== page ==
The strength of the myocardial contraction appears to be mediated primarily by the degree of uncovering of the actin active sites as tropomyosin is pulled away from the active sites by the combination of troponin and calcium. The magnitude of this effect depends on the affinity of troponin for calcium and the availability of calcium ions (i.e., the magnitude of the systolic pulse of calcium). The magnitude of the initial calcium ion influx through the sarcolemmal calcium channels is altered by cyclic AMP levels, by stimulatory G-proteins from beta-adrenergic receptors, and by inhibitory G-proteins from adenosine and acetylcholine receptors. This change in the magnitude of the calcium trigger leads to a change of the magnitude of the cytosolic calcium pulse. The rate of uptake of calcium from the cytosol (and thereby the duration of the calcium pump) is altered by cyclic AMP, as depicted in Figure 3-6 . In addition to this mechanism, cyclic AMP can lead to phosphorylation of a portion of the troponin molecule in a manner that allows more rapid release of calcium from troponin, thereby increasing the rate of relaxation of the actin-myosin complex. [10 ] , [29 ]
In addition to regulation of the strength of contraction by the primary mechanism of cytosolic calcium levels, the rate at which the myosin heads are reenergized can alter the speed and strength of the contraction. The rate of this reaction can be altered by phosphorylation of the myosin molecule during beta-adrenergic stimulation leading to an increased rate of the myosin ATPase reaction. Changes in the rate of cross-bridge cycling also may be caused by alterations in the myosin heavy chains that are a consequence of the synthesis of various isoforms of myosin (regulated by gene expression). [3 ] , [18 ]
In the heart, as in skeletal muscle, a relationship exists between resting sarcomere length and the strength of contraction. In skeletal muscle this relationship is bell-shaped, with maximum contraction at a sarcomere length of 2.2 µm. It has been proposed that at a greater sarcomere length force declines because there is a decreased overlap of actin and myosin and thereby a decreased availability of cross-bridging sites. In the heart, a decrease in contractility related to decreased overlap of the filaments does not seem to occur, since the resting length of the cardiac sarcomere rarely exceeds 2.2 to 2.4 µm. As the heart attempts to dilate beyond this state, a stiff parallel elastic element prevents dilatation. Even if dilatation does occur, there appears to be primarily slippage of fibers or myofibers rather than stretching of sarcomeres. [2 ]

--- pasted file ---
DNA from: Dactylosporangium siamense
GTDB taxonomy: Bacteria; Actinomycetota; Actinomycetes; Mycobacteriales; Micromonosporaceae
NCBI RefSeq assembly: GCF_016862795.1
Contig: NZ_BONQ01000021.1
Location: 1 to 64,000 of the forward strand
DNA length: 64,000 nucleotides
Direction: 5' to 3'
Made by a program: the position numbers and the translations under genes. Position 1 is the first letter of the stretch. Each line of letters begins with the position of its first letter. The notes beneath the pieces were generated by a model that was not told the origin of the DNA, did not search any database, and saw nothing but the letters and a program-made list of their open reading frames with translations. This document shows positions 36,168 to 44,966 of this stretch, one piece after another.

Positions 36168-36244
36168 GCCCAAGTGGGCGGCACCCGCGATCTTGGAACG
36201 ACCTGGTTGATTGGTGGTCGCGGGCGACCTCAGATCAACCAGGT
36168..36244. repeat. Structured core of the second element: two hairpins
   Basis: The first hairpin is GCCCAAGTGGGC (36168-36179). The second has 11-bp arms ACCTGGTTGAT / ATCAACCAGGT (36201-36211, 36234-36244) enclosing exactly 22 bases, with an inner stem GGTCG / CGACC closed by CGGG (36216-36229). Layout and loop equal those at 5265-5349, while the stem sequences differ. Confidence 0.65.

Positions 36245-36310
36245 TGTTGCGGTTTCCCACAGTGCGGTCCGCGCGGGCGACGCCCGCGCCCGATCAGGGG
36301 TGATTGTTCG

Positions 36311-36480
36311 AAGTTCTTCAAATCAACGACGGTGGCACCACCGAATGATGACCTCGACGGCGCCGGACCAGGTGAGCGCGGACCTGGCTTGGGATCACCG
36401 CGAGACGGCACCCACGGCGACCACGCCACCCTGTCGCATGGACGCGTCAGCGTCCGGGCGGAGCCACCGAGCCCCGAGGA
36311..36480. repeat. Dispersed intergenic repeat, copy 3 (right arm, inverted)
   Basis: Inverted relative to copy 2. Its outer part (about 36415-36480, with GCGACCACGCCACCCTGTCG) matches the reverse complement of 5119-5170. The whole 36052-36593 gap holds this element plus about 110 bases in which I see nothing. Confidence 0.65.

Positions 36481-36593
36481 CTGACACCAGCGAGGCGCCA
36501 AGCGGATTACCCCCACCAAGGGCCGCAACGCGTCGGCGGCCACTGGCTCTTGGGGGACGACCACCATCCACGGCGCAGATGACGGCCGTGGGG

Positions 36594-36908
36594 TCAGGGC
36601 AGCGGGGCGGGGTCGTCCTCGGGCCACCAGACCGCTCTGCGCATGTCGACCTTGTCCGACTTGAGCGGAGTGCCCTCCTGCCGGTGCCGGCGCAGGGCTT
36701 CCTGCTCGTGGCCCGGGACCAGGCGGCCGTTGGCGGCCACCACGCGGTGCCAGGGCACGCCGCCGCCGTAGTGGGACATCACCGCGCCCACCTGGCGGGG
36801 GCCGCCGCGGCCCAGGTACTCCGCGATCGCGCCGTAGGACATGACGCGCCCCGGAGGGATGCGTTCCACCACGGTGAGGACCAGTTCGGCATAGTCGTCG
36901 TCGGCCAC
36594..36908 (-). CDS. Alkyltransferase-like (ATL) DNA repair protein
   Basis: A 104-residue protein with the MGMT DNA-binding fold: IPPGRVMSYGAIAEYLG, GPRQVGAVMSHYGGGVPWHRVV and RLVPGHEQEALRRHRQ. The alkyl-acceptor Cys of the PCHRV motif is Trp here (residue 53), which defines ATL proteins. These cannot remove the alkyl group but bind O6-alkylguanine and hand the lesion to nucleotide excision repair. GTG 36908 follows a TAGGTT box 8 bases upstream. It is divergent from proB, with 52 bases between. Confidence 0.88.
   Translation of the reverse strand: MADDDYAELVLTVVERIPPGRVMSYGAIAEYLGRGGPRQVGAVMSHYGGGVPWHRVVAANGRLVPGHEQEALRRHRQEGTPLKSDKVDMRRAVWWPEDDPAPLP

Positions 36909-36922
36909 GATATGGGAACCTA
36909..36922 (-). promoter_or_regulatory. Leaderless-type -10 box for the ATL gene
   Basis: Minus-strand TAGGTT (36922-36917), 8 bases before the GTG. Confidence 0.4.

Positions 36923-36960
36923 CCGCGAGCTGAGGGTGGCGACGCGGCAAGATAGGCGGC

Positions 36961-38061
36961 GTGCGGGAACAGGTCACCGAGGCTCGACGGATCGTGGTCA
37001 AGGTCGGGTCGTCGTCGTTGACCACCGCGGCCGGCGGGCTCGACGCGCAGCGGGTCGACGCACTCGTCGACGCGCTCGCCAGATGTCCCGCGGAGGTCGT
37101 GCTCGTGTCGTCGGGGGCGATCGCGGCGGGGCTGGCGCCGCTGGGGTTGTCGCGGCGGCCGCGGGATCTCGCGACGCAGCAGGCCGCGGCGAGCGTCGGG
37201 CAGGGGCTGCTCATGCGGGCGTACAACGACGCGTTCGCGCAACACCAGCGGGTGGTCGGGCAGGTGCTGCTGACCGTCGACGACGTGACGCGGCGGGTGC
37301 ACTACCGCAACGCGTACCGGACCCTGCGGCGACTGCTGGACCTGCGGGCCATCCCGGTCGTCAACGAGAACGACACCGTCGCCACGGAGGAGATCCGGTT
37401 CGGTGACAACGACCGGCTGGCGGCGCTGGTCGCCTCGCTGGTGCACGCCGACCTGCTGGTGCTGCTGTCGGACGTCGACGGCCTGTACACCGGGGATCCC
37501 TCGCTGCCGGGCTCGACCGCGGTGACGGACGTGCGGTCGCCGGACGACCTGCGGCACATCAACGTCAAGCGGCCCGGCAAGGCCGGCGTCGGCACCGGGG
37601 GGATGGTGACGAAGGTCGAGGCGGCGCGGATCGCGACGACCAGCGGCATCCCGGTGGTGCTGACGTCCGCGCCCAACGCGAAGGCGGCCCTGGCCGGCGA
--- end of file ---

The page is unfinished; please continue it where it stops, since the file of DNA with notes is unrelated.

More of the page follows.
The increase in contractility that is associated with stretching of the myocardium appears to be related to an increased sensitivity of the contractile elements to cytosolic calcium. A calcium pulse that will cause approximately 50 percent maximal tension if the initial sarcomere length is 1.95 µm will lead to more than 75 percent maximal tension if the initial sarcomere length is 2.4 µm. [2 ] This poorly understood but dramatically increased sensitivity to calcium as length is increased is an important part of the ascending limb of the Starling curve observed in the intact ventricle.